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When it comes to marriage, many Utahns apparently believe that if at first you don't succeed, try, try again. More than one of every five Utahns who have ever been married have said "I do" at least twice.

That's according to a study released Tuesday by the U.S. Census Bureau.

It said that 22.7 percent of Utah men and 23.2 percent of women who have ever been married have been wed at least twice, according to American Community Survey data between 2008 and 2012.

That is a bit lower than the national average of 24.8 percent for men and the 24.4 percent national average for women. Utah ranks 36th and 35th respectively for men and women among the states for remarriage rates, although margins of error clump many states close together.

Two Utah metro areas are listed among 20 nationally that essentially tie for the lowest re-marriage rate, the Census said.

They are Provo-Orem, with a rate of 16.2 percent for men and 17.3 percent for women; and Logan, with a rate of 18.1 percent for men and 18.0 percent for women.

Rates are higher in other Utah metro areas. The rate in Salt Lake City is 23.9 percent for men and 23.8 percent for women. In Ogden-Clearfield, it is 23.4 percent for women and 24.3 percent for women. In St. George, it is 28.7 percent for men and 30.4 percent for women.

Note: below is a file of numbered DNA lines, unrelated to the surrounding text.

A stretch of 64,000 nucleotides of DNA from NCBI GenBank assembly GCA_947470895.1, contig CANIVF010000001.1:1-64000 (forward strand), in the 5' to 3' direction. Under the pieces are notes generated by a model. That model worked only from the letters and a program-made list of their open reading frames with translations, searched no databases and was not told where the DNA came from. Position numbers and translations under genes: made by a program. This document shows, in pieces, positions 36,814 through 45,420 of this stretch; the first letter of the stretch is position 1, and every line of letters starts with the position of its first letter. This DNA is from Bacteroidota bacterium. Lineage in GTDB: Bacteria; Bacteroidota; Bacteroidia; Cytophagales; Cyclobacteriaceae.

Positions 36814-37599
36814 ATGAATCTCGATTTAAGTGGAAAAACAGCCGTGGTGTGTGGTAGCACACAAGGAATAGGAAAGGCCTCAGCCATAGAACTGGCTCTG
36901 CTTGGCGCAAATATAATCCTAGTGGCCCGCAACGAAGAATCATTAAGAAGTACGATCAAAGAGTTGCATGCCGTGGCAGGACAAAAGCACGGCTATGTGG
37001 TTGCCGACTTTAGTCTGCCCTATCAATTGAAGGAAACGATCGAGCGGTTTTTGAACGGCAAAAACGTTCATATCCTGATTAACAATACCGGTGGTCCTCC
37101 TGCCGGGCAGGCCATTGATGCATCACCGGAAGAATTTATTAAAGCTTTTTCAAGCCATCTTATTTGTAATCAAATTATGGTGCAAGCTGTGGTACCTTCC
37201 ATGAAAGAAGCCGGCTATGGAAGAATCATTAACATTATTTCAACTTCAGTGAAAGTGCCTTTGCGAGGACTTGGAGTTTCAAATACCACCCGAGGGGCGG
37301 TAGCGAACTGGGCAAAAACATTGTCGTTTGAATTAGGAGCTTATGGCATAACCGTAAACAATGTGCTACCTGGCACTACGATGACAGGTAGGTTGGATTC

Pam Perlich, senior research economist at the University of Utah, said the low remarriage rates in Provo, Logan and Utah overall have more to do with the area's age structure than whether first marriages endure for life.

In Utah, "we marry at the earliest ages nationally and at the highest rates," she said.

So, especially with the large number of married students in the college cities of Provo and Logan, "we have a lot of people who just got married. That enlarges the denominator" when dividing the number of re-married people by those who have ever been married.

A contributing factor, she said, is the Mormon culture in Utah. "LDS people tend to marry young," Perlich said. "They also put a high value on marriage and family," so more get married.

Utah also has the youngest median age in the nation, so it has many young people who get married early — which again creates a larger number of people ever married, making the remarriage rate appear smaller.

Similarly, St. George may have a higher remarriage rate than average because it is where many older people retire — and the likelihood of second marriages among older people is higher than among the young.

The two metro areas with the highest remarriage rates in the nation also are retirement centers: Lake Havasu City-Kingman, Ariz., and Prescott, Ariz.

Some other national findings from the new report include:

• About 70 percent of adults with personal incomes of at least $100,000 had married only once.

• Those with at least a bachelor's degree are more likely to have married only once (64 percent) than all adults (52 percent).

• The majority of recent marriages (58 percent) are first marriages for both spouses, although 21 percent involve both spouses marrying for at least the second time.